For more information about the U.S. Travel Association's report, click here.
November 7, 2011
Travel & Leisure has put together some great tips called "How to Fly Coach in Comfort," which really resonates with us since that's what our PamBee product is designed to do. You can check out the entire piece here.
Here are snippets that we thought were pretty insightful:
Choose your airline wisely
- "JetBlue offers a whopping 34 inches of “pitch” (airline-speak for legroom), compared with the standard 31 inches."
- "Southwest Airlines offers “more seat room in all its coach configurations than the major carriers,” says business travel expert Joe Brancatelli."
Pick your seats carefully
- "Check SeatGuru.com and SeatExpert.com. Seats to avoid: Any seat with its back against a bulkhead or in front of exit rows won’t recline fully."
- "Stuck in the middle? 'I’ll ask at the gate if there are any middle seats in between two people with the same last name,” says travel writer John DiScala, better known as Johnny Jet. They may well give up the aisle or window to sit together.'"
Check in online as early as possible
- "Airlines routinely oversell flights, and the first passengers to be involuntarily bumped from an overflowing flight are those who check in last."
Be smart about frequent-flier miles
- "Save up your miles not for a free ticket but to achieve 'elite status' on the frequent-flier program. This is your golden ticket to upgrades, priority boarding, and no-fee bookings of those prime exit rows, bulkheads, and other seats. Some airlines even waive checked-luggage fees. And of course, by becoming elite with one airline, you get the benefits on a whole family of carriers: One World, SkyTeam, and Star Alliance."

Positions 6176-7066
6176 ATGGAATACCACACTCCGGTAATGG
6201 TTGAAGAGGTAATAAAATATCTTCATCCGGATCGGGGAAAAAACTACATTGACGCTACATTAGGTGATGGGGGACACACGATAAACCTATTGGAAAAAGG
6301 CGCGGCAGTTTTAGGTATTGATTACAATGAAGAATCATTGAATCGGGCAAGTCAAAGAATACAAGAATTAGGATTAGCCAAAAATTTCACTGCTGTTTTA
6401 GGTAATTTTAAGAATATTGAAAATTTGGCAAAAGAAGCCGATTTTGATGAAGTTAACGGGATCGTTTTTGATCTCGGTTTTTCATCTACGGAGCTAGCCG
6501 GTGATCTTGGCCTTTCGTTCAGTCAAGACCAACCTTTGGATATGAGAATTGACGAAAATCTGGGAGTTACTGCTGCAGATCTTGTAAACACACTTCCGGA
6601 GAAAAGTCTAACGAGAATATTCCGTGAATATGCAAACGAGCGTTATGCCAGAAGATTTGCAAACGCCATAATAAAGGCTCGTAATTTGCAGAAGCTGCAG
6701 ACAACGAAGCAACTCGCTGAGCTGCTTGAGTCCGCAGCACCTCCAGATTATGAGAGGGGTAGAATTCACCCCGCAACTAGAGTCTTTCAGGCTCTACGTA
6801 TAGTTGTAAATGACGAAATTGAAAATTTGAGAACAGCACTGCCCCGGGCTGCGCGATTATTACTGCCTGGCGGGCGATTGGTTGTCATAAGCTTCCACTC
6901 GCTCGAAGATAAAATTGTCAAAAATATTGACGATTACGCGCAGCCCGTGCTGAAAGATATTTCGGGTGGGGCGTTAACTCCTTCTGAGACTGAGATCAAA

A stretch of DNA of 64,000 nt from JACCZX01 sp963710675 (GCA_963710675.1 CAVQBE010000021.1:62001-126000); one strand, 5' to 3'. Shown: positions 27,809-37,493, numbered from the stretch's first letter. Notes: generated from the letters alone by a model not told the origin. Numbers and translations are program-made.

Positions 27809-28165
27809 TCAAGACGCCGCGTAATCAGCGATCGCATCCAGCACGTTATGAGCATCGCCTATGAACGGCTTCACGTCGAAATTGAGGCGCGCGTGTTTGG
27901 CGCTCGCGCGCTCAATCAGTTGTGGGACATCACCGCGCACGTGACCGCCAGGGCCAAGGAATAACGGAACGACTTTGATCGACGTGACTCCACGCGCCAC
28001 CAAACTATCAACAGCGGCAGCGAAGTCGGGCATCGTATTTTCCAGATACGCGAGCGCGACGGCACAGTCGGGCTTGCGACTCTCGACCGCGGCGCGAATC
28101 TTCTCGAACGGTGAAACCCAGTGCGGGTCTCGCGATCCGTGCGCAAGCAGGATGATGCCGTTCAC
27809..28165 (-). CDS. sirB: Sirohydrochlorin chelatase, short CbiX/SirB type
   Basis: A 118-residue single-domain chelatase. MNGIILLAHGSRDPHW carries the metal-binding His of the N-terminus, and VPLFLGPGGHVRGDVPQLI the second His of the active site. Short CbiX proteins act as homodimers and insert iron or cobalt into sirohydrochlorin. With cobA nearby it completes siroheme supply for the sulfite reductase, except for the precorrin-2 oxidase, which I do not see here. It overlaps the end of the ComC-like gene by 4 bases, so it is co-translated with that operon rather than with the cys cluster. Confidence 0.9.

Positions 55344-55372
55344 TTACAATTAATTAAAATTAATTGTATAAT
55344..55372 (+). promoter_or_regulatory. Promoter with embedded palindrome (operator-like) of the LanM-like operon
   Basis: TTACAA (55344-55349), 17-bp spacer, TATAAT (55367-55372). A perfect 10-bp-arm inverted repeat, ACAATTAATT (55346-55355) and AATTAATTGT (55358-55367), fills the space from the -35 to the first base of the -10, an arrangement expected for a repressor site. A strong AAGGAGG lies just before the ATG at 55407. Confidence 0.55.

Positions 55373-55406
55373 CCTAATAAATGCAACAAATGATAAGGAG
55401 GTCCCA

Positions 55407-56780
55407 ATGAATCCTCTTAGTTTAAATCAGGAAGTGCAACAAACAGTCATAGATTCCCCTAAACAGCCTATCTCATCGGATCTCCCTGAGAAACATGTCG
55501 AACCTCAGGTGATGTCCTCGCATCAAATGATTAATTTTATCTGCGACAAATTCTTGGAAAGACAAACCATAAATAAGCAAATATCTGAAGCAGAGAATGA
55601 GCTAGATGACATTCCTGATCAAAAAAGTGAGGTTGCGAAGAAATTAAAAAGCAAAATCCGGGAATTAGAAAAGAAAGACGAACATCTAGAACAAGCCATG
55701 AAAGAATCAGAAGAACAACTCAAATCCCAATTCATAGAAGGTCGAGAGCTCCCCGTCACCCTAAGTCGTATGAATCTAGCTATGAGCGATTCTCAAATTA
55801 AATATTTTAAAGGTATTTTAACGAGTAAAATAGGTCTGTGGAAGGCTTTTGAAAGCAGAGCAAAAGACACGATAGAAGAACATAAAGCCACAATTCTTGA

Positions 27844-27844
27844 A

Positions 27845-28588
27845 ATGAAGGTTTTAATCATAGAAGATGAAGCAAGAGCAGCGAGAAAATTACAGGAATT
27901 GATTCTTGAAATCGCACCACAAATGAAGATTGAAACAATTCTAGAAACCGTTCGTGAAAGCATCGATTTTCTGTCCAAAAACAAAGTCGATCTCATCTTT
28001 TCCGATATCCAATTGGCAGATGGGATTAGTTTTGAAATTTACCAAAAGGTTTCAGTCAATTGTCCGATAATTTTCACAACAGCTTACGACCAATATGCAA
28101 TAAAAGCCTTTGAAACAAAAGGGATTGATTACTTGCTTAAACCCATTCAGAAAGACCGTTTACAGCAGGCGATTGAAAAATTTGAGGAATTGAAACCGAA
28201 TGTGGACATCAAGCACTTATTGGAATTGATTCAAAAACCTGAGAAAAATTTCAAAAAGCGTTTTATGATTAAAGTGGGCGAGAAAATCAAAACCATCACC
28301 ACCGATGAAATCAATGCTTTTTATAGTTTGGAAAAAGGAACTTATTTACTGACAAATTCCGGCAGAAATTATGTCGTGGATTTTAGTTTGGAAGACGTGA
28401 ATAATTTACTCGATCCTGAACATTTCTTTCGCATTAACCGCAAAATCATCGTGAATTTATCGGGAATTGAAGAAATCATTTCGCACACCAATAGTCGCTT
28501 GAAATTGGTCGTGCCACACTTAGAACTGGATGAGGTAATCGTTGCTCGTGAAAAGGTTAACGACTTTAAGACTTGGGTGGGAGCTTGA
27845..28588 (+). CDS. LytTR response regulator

- "Little extras: 'Be friendly with everyone, especially the gate agents and flight attendants,' says Johnny Jet. 'Flight attendants notice such things and will go that extra mile to help make your flight more comfortable, even if it’s just slipping you an extra mini-packet of pretzels.'"
October 7, 2011
As someone who has been flying for most of my adult life as a flight attendant, the effect Steve Jobs and Apple had on the comfort of air travelers over the past 10 years cannot be underestimated.
After the advent of the iPod, iPhone and iPad, I have seen a significant change in how passengers occupy their time on the plane as they use these devices (and similar competitors' devices that followed) as a replacement for bulky books and CD/DVD players.
The iPod obviously changed how people listened to music on planes. With the touch of a button on a device that could hold thousands of songs in the palm of their hand, they could quickly escape and take themselves into another world inside the unexciting environs of an airliner.